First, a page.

Floridians seeing fewer gas tax holiday benefits than promised, data shows

ORLANDO, Fla. — When Florida passed a one-month gas tax holiday in March, political leaders heralded the move as a relief for drivers facing inflation-fueled prices.


Their promise was simple: the state would temporarily wipe away its 25-cent-per-gallon tax, meaning drivers would reap quarter after quarter at the pump that could be used to pay other bills. The move was supported by politicians in both parties.

Since the holiday took effect on October 1, data show Floridians have never saved 25 cents at the pump, and the benefits have been shrinking over time.

Analysts saw it coming

At the end of September – two days after Hurricane Ian tore through the Sunshine State – the average price of a gallon of regular fuel stood at approximately $3.36, according to gasoline tracker GasBuddy.

The effects of the holiday became apparent almost overnight. By the time most stations reloaded their tanks on October 4, the price crashed to $3.17, a 19-cent difference.

Meanwhile, neighboring Georgia’s prices, where a fuel tax holiday has been in effect since the spring and where prices typically fluctuate like Florida’s, also dropped, but by only one cent.

That placed the approximate benefits Florida drivers saw at 18 cents, while Competitor AAA’s data showed a similar, 17-cent difference.

It didn’t last.

On Wednesday, October 5, OPEC announced a production cut of two million barrels of oil per day, sending prices soaring across the United States, including both in Georgia and Florida.

However, Florida’s prices rose much faster than its neighbor – to the point where the difference between the two states compared to their end-of-September prices was only 8 cents, saving consumers a third of what politicians campaigned on.

Back when the gas tax holiday was announced in March, analysts from multiple nonpartisan think tanks predicted the profits would go to the gas suppliers, rather than the buyers.

Video: What you need to know about Florida’s gas tax holiday

“Ultimately, the person selling you the gas gets to set the price,” Richard Auxier, Senior Policy Associate at the nonpartisan Tax Policy Center said. Citing the maximum reduction possible at the time, he continued: “There is no law or reason that the people selling the gas have to lower their prices by 27 cents.”

Other analysts took aim with the way Florida plans to pay for the deficit. The Florida Policy Institute’s Esteban Santis noted that the government still doesn’t know if it’s allowed to use American Rescue Plan funding passed in the wake of the COVID-19 pandemic. The case is winding its way through the court system.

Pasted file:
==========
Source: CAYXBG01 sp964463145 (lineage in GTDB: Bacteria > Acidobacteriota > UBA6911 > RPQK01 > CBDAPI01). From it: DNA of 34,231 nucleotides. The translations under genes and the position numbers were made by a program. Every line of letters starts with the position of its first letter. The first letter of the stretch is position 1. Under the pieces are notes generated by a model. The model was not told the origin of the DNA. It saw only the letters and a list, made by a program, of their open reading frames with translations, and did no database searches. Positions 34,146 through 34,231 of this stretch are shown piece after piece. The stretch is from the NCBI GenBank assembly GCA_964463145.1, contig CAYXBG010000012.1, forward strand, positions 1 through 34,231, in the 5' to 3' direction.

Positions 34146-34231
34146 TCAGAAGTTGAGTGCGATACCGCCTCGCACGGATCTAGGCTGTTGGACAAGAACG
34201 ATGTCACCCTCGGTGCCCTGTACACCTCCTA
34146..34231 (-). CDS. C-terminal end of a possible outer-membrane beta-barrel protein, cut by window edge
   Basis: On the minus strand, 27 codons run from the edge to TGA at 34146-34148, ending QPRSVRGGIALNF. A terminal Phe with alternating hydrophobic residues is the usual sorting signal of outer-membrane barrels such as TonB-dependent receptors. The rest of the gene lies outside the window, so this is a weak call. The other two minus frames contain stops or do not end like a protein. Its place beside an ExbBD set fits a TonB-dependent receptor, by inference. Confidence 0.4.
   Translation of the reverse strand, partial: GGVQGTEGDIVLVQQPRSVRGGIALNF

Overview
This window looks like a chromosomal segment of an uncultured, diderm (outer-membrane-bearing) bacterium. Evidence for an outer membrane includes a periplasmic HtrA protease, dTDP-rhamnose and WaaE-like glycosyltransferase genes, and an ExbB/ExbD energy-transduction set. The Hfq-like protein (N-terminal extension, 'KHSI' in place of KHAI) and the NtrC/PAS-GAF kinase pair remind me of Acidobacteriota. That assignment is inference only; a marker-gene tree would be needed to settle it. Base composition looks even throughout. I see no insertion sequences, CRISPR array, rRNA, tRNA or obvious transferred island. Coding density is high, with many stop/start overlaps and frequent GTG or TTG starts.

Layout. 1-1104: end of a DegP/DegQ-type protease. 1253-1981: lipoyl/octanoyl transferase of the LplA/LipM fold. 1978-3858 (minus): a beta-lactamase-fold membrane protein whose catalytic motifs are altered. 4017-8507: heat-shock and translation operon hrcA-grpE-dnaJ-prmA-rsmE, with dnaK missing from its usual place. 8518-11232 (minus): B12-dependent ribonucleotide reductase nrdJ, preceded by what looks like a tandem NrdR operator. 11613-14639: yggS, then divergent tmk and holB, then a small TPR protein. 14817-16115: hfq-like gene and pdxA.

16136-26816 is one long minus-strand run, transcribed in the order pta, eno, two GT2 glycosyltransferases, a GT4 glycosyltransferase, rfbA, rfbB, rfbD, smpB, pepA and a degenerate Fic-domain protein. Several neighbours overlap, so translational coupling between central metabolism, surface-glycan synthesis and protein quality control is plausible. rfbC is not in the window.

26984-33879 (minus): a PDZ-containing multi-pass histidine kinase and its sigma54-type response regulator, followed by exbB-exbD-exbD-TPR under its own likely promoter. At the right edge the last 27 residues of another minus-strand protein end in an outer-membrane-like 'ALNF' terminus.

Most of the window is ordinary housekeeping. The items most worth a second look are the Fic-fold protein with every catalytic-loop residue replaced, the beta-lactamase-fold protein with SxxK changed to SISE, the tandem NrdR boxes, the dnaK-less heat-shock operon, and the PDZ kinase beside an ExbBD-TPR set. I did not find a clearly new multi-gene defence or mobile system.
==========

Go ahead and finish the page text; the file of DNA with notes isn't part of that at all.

“If it turns out that we can’t do this, that means we’ll have to surrender $200 million,” he said. “Instead of using federal dollars for something else, we effectively lose that money.”

Santis said Florida’s use of tax holidays to bring relief was the result of politicians looking for quick fixes instead of meaningful change.

Band-aid on a broken system

Sales tax holidays are popular tools throughout the United States. Typically lasting a few days, they’re designed to make a splash and encourage shoppers to head to the stores in search of savings, goosing a state’s economic activity.

For multiple reasons, analysts generally disdain them. They say, for the most part, they cause consumers to shift their spending habits instead of saving any actual money. It has also been noted that retailers, aware of the influx of customers, will offer “deals” that are worse than normal to boost their own profits.

But the Florida Policy Institute’s Esteban Santis says Florida’s holidays are more problematic because they’re partially caused by an unfair tax code that politicians appear to be reluctant to tackle.

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“This is still a temporary kind of band-aid solution,” he said. “It’s not targeted to the individuals who need the most tax relief. At the same time, there’s no real logic as to why we should discriminate between certain time periods and not the rest of the year.”

Santis often refers to Florida’s tax code as “upside down.” In a normal tax code, people who earn more pay more in taxes. Since Florida does not have an income tax and is heavily reliant on sales taxes for revenue, he said working-class earners spend a greater percentage of their money on taxes than the wealthy.

Since any politician who proposes an income tax is bound to be quickly voted out of office, Santis proposed doing away with sales tax holidays and replacing them with a rebate. The government would send taxpayers up to $500 each year to offset the sales tax, making the system fairer and the discount more effective.

Read: Here’s when tolls will be reinstated on Central Florida roadways

“There is an awareness that we need to reform our tax code,” he explained. “Now, it’s a matter of looking at better policy tools and implementing those as opposed to just another 14-day sales tax holiday.”

He followed up by admitting longer-term tax holidays, such as the year-long break on diapers Florida instituted this year, are more effective than their fleeting cousins.

Recognizing this, Gov. Ron DeSantis has been moving to expand certain holidays, including adding a second week on the back-to-school event and making baby items permanently tax-free to help young families, a move Santis supports.

But he still emphasized the need for leaders to take a few risks.

“I do think it’s time to think of new solutions,” he said.

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